How do I transform my business operation to keep pace with the direct to consumer trend? What system architecture do I need to excel under new demands and requirements? Should I supplement, combine or replace?
So what about retailers?
Online up, high street down. Rates up, footfall down. Vape stores up, clothes stores down. That story has been reported over and over.
Retailers are being forced to innovate, keep pace and broaden, offline and online, their customer-centric offering. It’s a challenge, particularly because their supply chain operations have typically been very strong. They know how to keep the shelves of their shops full. It’s what their companies have been built on. So now, they are grappling with the requirement to replenish stores, and ship orders direct to customers from a warehouse, globally, fast. On top of that, there’s new angles, such as shipping with strategic retail partners (SRPs), integrating pop-ups alongside the full time stores, shipping from stores for same day delivery, selling on Amazon through SFP and FBA...the list goes on.
One of our clients, a Fortune 100 enterprise in the US, has taken this journey head on.
Alongside Peoplevox, they launched a brand new e-commerce arm, having built a retail, bricks and mortar business for 50+ years. Existing infrastructure for retail warehouse management lives on, in harmony with the WMS that owns their e-tail arm. We found a way to augment their way of working, without overhauling the entire operation. Having previously used a 3PL with limited stockholding, suddenly all their stock was available online, and orders were processed with e-commerce level speed and efficiency.
Ripping up the architecture
When e-commerce revenues grow from 1% of a business to 10%, the business case for total transformation becomes more apparent.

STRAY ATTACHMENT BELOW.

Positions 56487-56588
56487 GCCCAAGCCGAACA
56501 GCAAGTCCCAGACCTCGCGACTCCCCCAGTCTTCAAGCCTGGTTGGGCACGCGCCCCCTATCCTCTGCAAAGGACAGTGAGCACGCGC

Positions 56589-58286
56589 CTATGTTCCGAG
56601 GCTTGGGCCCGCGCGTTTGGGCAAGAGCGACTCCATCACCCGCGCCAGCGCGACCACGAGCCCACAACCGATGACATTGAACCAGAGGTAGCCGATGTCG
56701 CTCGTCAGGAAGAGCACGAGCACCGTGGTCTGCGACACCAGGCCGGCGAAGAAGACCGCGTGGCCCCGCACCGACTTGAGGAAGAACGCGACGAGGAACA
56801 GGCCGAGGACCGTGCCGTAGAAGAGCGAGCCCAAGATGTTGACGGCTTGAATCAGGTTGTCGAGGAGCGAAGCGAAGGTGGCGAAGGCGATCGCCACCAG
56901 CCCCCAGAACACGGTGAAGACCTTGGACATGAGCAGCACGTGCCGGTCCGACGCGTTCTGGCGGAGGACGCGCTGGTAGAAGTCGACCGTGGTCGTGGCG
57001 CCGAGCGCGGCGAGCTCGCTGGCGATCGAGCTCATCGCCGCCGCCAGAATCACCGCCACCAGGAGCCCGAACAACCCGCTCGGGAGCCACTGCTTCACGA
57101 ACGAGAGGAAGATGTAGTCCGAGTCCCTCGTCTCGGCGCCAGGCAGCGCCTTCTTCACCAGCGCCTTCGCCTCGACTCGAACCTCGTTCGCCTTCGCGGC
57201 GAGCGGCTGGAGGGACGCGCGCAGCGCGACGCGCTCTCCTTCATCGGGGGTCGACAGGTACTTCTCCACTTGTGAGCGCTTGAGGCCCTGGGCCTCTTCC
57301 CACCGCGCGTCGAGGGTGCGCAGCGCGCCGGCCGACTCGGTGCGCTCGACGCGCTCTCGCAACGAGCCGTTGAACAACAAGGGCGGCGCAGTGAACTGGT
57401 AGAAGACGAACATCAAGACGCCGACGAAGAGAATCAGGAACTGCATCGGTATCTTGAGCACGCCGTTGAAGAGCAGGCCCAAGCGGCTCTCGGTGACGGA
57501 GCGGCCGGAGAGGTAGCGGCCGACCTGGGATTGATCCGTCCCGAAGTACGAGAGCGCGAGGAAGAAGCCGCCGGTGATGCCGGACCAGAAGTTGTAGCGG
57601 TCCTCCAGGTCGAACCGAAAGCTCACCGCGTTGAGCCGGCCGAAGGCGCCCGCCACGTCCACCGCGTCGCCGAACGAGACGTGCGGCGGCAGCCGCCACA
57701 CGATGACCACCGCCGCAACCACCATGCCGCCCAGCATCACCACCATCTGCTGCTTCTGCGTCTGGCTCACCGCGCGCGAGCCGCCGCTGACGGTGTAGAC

In order to lead the way in customer centric retail, and meet shoppers where they are, the fulfillment operations need to be laid down from scratch, to cope with all these new scenarios: Pop-ups, SFP, ship from store, etc etc. These are the activities driving the movement from legacy systems to modern WMS usage.
Diseconomies of scale
Trying to use an existing ERP gets more and more expensive the faster you grow. We are talking about savings of 50% on walking time alone with a e-commerce specific order picking workflow. Those processes can’t be just plugged into a legacy system.
What can you plug in together, however, is a selection of best of breed technology serving each of steps along the ecommerce fulfillment process:
Shopify / Shopify Plus for ecommerce platform. A modern ERP like Netsuite / Business Central. Then, a WMS that can handle retail and ecommerce. Integrated with a live, modern and adaptable Integration platform or IPaaS.
This may seem like a huge investment, particularly when your one existing system claims to be able to handle all the various requirements in one place. This is the curse of the all-in-one: it does nothing excellently.
Now, more than ever, we recommend shifting your resource to meet your customers wherever they are, directly. If your product and marketing strategies are shifting to serve the fastest growing segment within your business, your tech should too.
Another of our clients, with a run rate of approx £50mn a year, understand very clearly the ROI of an WMS: the upheaval is worth it, and the complementary solutions are paid for by the efficiency savings alone of having the right WMS in place for the types of customers and orders they’re fulfilling.